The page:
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Dyer: An exciting new crisis in Ukraine to end the year

Here we go again. All the players know the steps of the dance, and some of them even enjoy it. The purpose, however, is obscure

“There is a threat today that there will be war tomorrow. We are entirely prepared for an escalation,” said Ukraine’s President Volodymyr Zelensky on Nov. 26.

His head of military intelligence, Kyrylo Budanov, warned that about 90,000 Russian troops are now deployed in the vicinity of Ukraine and could invade “from several directions” by January.

Budanov also said his government has asked several Western countries to send small contingents of military forces to Ukraine to show support (and to get killed and thereby guarantee NATO military backing if there were an actual Russian invasion).

Ukraine has also requested air-defence weapons, multi-purpose fighters and naval reinforcements.

NATO Secretary-General Jens Stoltenberg warned that Russian use of force against Ukraine would “come at a cost”, without specifying what this would be.

The U.S. Embassy in Kyiv issued an alert for Americans in Ukraine over reports of “unusual Russian military activity near Ukraine’s borders and in occupied Crimea.”

And the U.S. State Department let it be known in the usual way (unattributed briefings) that it is considering its options to deter the Kremlin, including sending military advisers and new weapons to Kyiv.

Just in time for winter, an invigorating new crisis pops its head up.

It was first discovered by the American intelligence services, which started warning several weeks ago that Russian tanks were moving west.

Ukraine played down the reports at first, but now it’s begging for new weapons to resist the allegedly impending  attack.

Here we go again. All the players know the steps of the dance, and some of them even enjoy it. The purpose, however, is obscure.

First, let’s consider the Russian tanks moving west and threatening the borders of Ukraine. One significant Russian military force did move west last month, the 41st Combined Arms Army, which was transferred from Novosibirsk in western Siberia to Yelnya southwest of Moscow.

 That puts it 280 kilometres from the Ukrainian frontier, which is not exactly breathing down the necks of the Ukrainians. The Russian troops that really are near Ukraine’s borders in the east and in the Crimean peninsula are exactly where they were before this “crisis.”

So, why did the 41st Combined Arms Army (about 30,000 soldiers) move almost 4,000 kilometres west last month?

Here’s a clue — it’s now 280 kilometres north of the Ukrainian border, but it’s less than 100 kilometers from the border of Belarus.

The Russian soldiers are not there to invade Belarus right now, of course.

“President” Alexander Lukashenko, still clinging to power there after rigging an election last year and crushing the massive protest movement that ensued, is a long-standing Russian ally.

The 41st Army’s job is to keep Lukashenko in power if it can and to ensure, if he falls, that his successor is friendly to Moscow.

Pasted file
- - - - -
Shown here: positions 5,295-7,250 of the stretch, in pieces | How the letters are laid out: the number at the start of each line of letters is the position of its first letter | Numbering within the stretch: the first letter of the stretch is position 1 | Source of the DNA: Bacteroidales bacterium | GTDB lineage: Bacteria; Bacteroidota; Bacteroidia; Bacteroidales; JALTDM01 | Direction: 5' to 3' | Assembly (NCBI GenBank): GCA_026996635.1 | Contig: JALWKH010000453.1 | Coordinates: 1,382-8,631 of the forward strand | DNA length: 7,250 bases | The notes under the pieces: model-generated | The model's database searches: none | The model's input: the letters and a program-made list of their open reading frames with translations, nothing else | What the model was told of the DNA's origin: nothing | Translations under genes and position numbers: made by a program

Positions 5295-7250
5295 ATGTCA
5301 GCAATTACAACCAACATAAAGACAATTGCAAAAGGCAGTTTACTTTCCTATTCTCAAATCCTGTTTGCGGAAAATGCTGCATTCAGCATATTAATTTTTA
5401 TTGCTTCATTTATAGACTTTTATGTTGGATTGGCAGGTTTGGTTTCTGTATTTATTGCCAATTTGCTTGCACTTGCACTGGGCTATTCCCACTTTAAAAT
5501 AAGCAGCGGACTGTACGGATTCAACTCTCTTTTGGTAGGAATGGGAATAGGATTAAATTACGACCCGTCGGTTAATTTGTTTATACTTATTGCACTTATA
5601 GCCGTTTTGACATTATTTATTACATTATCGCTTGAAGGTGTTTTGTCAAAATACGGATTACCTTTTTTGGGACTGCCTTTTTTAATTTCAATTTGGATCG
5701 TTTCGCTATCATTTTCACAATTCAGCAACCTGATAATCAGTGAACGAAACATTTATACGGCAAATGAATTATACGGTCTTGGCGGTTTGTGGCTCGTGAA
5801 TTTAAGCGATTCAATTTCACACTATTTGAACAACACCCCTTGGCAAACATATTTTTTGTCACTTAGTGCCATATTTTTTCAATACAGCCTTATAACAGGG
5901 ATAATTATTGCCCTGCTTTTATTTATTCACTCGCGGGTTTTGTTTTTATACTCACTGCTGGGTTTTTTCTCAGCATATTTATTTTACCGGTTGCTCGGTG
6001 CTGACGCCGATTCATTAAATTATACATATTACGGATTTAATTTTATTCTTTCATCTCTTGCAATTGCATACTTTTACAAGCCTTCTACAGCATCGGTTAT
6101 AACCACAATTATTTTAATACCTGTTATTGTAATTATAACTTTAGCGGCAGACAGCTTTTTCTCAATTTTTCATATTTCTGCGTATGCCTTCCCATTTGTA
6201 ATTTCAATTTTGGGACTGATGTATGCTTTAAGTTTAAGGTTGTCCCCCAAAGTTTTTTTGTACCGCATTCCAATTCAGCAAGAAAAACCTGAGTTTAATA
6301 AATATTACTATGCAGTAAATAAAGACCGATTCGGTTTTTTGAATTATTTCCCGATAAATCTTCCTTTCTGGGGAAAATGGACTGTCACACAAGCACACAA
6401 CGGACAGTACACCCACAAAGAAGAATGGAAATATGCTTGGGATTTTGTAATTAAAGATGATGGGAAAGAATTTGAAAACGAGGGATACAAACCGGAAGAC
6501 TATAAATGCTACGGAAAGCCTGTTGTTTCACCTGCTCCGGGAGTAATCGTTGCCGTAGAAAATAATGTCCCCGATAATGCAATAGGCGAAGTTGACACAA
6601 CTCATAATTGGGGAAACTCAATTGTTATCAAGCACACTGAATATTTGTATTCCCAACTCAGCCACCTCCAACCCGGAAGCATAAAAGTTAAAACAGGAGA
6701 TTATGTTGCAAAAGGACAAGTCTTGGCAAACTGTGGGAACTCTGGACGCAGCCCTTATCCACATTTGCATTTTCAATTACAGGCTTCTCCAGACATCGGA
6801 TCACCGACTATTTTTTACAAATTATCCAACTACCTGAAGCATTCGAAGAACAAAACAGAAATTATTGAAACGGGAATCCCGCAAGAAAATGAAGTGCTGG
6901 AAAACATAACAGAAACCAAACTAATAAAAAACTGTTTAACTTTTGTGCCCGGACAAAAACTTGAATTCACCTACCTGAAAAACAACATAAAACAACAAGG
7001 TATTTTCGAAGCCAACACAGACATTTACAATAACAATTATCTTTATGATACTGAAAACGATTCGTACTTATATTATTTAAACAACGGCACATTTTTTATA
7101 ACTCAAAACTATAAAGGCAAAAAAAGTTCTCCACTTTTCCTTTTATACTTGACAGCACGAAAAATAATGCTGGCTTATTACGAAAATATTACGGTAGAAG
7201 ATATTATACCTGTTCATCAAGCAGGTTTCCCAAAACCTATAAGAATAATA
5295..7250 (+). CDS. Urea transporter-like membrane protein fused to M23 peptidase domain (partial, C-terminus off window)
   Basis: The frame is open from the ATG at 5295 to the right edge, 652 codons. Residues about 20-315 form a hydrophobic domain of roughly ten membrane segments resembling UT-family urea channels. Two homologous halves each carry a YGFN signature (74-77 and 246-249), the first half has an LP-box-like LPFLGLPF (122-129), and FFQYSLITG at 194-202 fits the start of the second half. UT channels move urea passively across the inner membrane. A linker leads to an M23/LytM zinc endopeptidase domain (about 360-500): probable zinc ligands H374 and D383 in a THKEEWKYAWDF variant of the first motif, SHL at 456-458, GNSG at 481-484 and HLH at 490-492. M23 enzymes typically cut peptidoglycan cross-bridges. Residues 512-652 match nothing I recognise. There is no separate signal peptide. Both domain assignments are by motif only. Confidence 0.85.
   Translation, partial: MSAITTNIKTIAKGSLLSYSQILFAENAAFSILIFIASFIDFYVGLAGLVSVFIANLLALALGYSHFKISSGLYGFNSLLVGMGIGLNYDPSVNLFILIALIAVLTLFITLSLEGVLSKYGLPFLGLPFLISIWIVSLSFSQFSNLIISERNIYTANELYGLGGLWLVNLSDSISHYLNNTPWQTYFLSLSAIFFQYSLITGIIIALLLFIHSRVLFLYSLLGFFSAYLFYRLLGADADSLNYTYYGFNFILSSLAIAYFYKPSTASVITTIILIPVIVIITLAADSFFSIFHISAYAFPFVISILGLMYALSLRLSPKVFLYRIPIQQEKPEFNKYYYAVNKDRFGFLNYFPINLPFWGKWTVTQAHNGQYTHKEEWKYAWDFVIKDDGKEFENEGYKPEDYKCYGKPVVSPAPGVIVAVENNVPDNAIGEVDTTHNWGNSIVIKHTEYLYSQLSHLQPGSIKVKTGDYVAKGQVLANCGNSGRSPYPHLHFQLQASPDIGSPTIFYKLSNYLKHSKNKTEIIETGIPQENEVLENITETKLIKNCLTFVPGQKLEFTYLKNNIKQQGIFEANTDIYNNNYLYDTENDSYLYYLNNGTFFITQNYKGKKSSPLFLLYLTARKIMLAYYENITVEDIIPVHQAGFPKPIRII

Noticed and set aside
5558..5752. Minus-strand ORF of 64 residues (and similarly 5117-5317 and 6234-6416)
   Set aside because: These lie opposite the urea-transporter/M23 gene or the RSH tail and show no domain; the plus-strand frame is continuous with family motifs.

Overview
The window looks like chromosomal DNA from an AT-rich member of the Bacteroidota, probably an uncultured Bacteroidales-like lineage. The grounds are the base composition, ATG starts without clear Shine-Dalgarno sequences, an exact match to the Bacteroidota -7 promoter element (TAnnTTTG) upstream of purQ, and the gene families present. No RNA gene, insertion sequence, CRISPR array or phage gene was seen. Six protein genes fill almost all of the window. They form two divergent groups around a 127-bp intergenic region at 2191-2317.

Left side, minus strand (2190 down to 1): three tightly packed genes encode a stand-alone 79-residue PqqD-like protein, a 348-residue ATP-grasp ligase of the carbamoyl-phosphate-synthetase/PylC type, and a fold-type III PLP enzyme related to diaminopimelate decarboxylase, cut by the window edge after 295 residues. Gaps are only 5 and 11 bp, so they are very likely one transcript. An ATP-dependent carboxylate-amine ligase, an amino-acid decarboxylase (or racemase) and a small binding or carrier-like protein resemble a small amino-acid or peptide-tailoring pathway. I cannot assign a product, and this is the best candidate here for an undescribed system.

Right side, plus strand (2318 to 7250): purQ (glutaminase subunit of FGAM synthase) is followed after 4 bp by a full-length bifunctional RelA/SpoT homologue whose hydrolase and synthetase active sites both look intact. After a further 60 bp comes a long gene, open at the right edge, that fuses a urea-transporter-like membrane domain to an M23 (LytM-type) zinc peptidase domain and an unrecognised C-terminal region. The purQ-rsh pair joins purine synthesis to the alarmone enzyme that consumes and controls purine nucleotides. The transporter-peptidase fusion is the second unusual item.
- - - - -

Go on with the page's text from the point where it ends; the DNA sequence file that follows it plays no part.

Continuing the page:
That didn’t work for Russian President Vladimir Putin in the case of Ukraine, where not one, but two different pro-Moscow leaders have been overthrown by popular revolutions and the current leadership wants to join NATO (which is essentially an anti-Russian alliance).

It may not work in the Belarusian case, either, but that’s why the 41st Army is on the Belarusian border.

So, there’s no threatening build-up on Ukraine’s border, nor would Russia have an easy time invading Ukraine even if there were. Russia has three times Ukraine’s population, but its ground forces are not even twice as big (400,000 versus 255,000).

It has many far-flung borders to guard and half its soldiers are conscripts serving only one year.

True, Russian air power is much superior to Ukraine’s, so it might win in the end if NATO did not intervene militarily (and NATO wouldn’t do that because nobody wants a nuclear war). But it would be colossally stupid for Putin to invade Ukraine and he is not a stupid man.

He would end up occupying a country of 45-million people, most of whom resent the Russian occupation so much that a big, long guerrilla war would be almost inevitable.

He would face a rejuvenated NATO that posed a real threat to Russia from borders far closer to Moscow than those of the old  Cold War, plus a crippling full-spectrum trade embargo.

There has been some rhetorical sabre-rattling from Moscow recently, but NATO has also been pushing the Russians hard — American and British warships in the Black Sea coming very close to Russian-occupied Crimea, U.S. nuclear-capable bombers doing the same and sales of advanced Western weapons to the Ukrainians.

The Kremlin is just as suspicious and frightened of the West now as it was at the height of the Cold War.

That does not excuse Putin’s behaviour toward Ukraine, but if the Western media just go on printing the handouts, everything will seem to be under control until one day somebody makes a serious misstep in the dance, and everything goes very badly wrong. 

Gwynne Dyer’s latest book is The Shortest History of War.